Like many of my peers, I was shocked by some of what I saw in the video. I continually thought back to our discussions of truth/journalism/art and considered how prevalent this “love industry” really is in Japan. The video made it seem as if everyone in Japan prefers being single over being in any sort of relationship. It also made it seem as if you could find some sort of sex store, hostess club or “cuddle café” (which, much like Ryan in the film, I found to be quite strange and hilarious) on every street corner. Putting that aside, the Japanese lifestyle portrayed in the video was unlike anything I had ever seen. Had someone asked me what I knew about the lifestyle in Japan before seeing this video, all I would have known was that it is a very technologically advanced country. However, as depicted throughout the video, the technological advancement and overall lifestyle, which includes the steepest population decline in the world, are not unrelated. While the United States hasn’t been overcome by the lack of human interaction and relationships in the same way Japan has, the trend is still evident and I, for one, don’t think it’s a good thing.
In one of the video’s interviews it was mentioned by Mayo, a host club regular, that, “when Japanese marry and have kids, as soon as the kids grow up, their love fades.” The lack of relationships and human interaction has become so prevalent in Japan that many people are no longer even attempting to find a relationship or get married. In the U.S., according to the NYU Medical Center, the frequency of family meals has declined by 33% over the last 20 years. Similarly, according to a 2011 report by the Census Bureau, the divorce rate has increased steadily decade by decade and is now approximately 50%. Daily Infographic also reports that the number one reason for divorce is a lack of communication.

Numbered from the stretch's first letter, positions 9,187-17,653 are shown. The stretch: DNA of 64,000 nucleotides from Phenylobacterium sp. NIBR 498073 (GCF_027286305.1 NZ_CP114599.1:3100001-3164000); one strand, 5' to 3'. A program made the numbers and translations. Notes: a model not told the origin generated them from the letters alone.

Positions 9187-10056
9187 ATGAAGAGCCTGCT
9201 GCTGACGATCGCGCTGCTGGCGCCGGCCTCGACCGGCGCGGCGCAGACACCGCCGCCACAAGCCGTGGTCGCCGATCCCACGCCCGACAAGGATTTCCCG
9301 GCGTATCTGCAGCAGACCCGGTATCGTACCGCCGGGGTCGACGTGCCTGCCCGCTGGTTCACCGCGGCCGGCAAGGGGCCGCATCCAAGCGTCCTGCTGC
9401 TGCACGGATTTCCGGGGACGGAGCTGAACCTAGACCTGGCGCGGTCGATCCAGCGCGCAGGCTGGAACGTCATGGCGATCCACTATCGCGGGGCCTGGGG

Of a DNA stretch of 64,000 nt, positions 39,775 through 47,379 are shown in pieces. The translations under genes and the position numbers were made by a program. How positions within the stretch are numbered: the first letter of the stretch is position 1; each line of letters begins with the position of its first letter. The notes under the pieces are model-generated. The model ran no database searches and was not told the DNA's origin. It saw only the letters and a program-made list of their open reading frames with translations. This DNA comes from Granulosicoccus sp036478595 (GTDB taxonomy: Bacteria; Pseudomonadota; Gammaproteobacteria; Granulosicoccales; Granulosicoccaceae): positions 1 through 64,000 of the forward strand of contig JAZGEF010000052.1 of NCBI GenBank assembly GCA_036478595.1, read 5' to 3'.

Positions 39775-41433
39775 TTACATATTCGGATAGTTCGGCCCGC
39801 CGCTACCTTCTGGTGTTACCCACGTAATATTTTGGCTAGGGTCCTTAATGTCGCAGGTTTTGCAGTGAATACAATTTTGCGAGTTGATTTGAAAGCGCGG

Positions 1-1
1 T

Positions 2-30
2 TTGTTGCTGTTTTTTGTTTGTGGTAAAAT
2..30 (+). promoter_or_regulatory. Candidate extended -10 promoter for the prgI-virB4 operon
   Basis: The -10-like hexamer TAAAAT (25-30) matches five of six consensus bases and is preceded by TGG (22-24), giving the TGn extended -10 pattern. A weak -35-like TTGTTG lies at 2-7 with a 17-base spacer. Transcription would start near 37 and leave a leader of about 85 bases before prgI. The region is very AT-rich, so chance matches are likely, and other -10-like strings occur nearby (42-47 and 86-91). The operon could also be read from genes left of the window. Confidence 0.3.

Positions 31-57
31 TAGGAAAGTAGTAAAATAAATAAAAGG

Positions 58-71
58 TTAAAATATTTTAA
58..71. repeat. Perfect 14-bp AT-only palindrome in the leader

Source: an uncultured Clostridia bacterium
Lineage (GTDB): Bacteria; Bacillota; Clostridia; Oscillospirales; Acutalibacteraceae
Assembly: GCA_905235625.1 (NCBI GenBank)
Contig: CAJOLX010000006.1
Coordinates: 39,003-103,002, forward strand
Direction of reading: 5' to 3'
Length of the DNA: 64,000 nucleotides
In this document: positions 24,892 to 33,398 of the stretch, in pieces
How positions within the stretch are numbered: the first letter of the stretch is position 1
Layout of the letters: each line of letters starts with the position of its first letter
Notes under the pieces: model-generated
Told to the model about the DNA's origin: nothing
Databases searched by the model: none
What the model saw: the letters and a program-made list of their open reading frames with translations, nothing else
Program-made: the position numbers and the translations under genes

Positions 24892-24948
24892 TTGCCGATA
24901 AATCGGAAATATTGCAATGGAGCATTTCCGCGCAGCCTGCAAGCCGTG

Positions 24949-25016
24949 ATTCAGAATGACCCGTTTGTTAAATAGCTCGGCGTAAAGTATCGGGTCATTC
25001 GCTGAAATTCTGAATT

I could go on and on finding facts about how the American way of life has changed over time. Personally, I feel as if technology is a main contributor to this breakdown of communication and relationships between people and families. At any given moment you can look around and see how technology has changed our culture. People are constantly looking down at their phones when walking. Laptops have become prevalent in coffee shops and on airplanes. These norms are taking the place of real face-to-face interactions and have significantly impacted our communication skills.
While I don’t believe the U.S. will ever quite have a “love industry,” like the one found in Japan, I do think our lack of human interaction will continue to decline. Divorce rates will continue to rise, families will continue to spend less and less time with one another and the number of single adolescents will grow. When does it become a serious problem? Has it already become one? What can we do to improve this situation? These are all questions that I ask myself. I would hope that at some point, people will take a step back, ask themselves what they truly value, and understand the importance of human interaction and healthy relationships.